Essex Furukawa Receives Carbon Reduction Goal Approvals from SBTi
ATLANTA, GA – Essex Furukawa Magnet Wire is pleased to announce that the ...
The Essex Furukawa facility in Torreón, Mexico was one of just 26 recently recognized by the Coahuila state government for five consecutive years of compliance with environmental responsibilities and operating excellence. The magnet wire plant has been compliant with the annual operating certificate (COA) process since 2001 but the ceremony was for any organization that had achieved five. It was one of the only manufacturing companies to be awarded the distinction.
Remaining in good standing with the COA process requires consistent reporting on emissions as well as monitoring potential transfer of pollutants to the air, soil, and water to local government agencies. The documentation is also used as part of Vision 2030 initiatives related to Carbon Reduction, UN SDG Partnerships, as well as Accountability, Reporting, and Governance.
Nitzia Eréndira Mendoza Ayoub is the Process Engineer Manager at the plant. She said that meeting all the requirements can be difficult, though well defined.
“There are a lot of things that we have to accomplish, and a lot that we have to monitor and be aware of,” she said. “We are tracking potential emissions into the air; diagraming where any potential pollutants might go in the soil, and we are following more than 20 laws to remain compliant.”
The use of grey water is common in Mexico, and at the Torreón facility. Grey water is a relatively clean wastewater from baths, sinks, washing machines, and other appliances that contains fewer pathogens than domestic wastewater. It is also safe to handle and relatively easier to treat and reuse in non-potable situations like gardening or beautification, as many companies do.
Technicians at the Torreón plant have a process that takes the water back to potable levels for use in production.
The grey water is collected from the municipality underground piping into tanks which are then pumped to a proprietary clarifying process that includes zeolite resin, chlorination, and ultra-filtration before the use of activated carbon is introduced for additional filtering. From there it is processed through a reverse osmosis membrane that eliminates impurities. The resulting water is then held in a cistern tank before a second process of reverse osmosis—with a UV light sterilization process—converts the water into 100% potable option for use in the production process.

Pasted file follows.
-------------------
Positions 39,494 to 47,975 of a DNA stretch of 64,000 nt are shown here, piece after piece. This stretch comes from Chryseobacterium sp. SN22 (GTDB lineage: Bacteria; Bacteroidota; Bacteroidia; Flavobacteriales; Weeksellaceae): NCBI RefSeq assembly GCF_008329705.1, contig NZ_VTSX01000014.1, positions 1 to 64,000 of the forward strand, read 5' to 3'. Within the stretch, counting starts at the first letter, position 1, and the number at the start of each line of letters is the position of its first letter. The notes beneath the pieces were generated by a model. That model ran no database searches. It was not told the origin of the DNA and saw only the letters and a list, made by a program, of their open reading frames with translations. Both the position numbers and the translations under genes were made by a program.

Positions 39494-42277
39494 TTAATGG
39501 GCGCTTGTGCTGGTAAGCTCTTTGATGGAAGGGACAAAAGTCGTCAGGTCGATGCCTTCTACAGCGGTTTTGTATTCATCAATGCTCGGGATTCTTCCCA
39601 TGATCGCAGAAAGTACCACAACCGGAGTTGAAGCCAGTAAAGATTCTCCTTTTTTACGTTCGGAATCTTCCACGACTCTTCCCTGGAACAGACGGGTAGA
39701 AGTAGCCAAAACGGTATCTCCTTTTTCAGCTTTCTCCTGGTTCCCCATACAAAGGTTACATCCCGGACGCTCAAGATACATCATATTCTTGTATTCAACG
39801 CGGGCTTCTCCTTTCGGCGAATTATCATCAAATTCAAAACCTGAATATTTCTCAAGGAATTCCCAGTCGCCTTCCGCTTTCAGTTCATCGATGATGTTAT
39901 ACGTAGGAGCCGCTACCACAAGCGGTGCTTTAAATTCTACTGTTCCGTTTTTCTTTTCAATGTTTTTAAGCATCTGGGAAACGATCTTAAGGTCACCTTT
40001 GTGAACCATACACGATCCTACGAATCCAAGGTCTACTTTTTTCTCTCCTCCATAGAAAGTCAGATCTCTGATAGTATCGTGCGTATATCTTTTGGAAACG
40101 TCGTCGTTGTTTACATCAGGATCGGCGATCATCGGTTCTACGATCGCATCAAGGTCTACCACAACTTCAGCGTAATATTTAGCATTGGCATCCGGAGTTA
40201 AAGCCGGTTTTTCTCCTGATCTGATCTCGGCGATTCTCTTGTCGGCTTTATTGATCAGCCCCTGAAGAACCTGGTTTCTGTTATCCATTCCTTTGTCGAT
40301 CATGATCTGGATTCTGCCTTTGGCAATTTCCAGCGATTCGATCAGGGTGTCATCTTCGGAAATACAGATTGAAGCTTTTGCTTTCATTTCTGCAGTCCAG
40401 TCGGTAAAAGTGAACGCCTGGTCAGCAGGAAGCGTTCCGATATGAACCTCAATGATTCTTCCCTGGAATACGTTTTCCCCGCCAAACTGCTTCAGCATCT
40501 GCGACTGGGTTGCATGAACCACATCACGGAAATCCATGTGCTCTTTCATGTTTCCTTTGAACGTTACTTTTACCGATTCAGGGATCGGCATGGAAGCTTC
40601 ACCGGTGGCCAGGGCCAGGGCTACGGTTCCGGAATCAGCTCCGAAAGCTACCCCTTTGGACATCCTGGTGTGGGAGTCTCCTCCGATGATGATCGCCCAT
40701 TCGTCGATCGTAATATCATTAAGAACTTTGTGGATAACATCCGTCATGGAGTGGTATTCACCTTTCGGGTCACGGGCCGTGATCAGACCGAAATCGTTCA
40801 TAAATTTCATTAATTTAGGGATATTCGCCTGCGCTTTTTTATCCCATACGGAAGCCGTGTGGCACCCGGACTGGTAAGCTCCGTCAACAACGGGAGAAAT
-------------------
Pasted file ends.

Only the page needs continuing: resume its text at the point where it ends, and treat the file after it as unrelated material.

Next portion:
The system used in the plant is complex—though efficient—and it is now receiving attention from outside stakeholders. Plant Manager Antonio Padilla has had meetings with leaders in Torreón regarding the process contributing to the municipality treatment options.
“What we are doing is unique,” Padilla said. “The mayor’s office doesn’t know anywhere else taking grey water to potable. Some companies will do minor processing but not to the level we do here.
“We have to get to potable in order to use what was once grey water in our wire manufacturing process, and we have an economically viable option to do just that.”
The certification is similar to an ISO 14001 Environmental Management System certification and data that is collected locally is reported up to state and federal levels contributing to the Mexican government tracking of greenhouse gas emissions.
Both Susana Estens de la Garza, the Director of Environment for the city of Torreón, as well as Eglantina Canales Gutiérrez, head of the State’s Environment Secretariat, expressed their appreciation for the commitments made by each company.
Gutiérrez also presented the plant with a letter of commendation that, according to Padilla, will be added to a display area at the plant alongside the other awards that his team has received.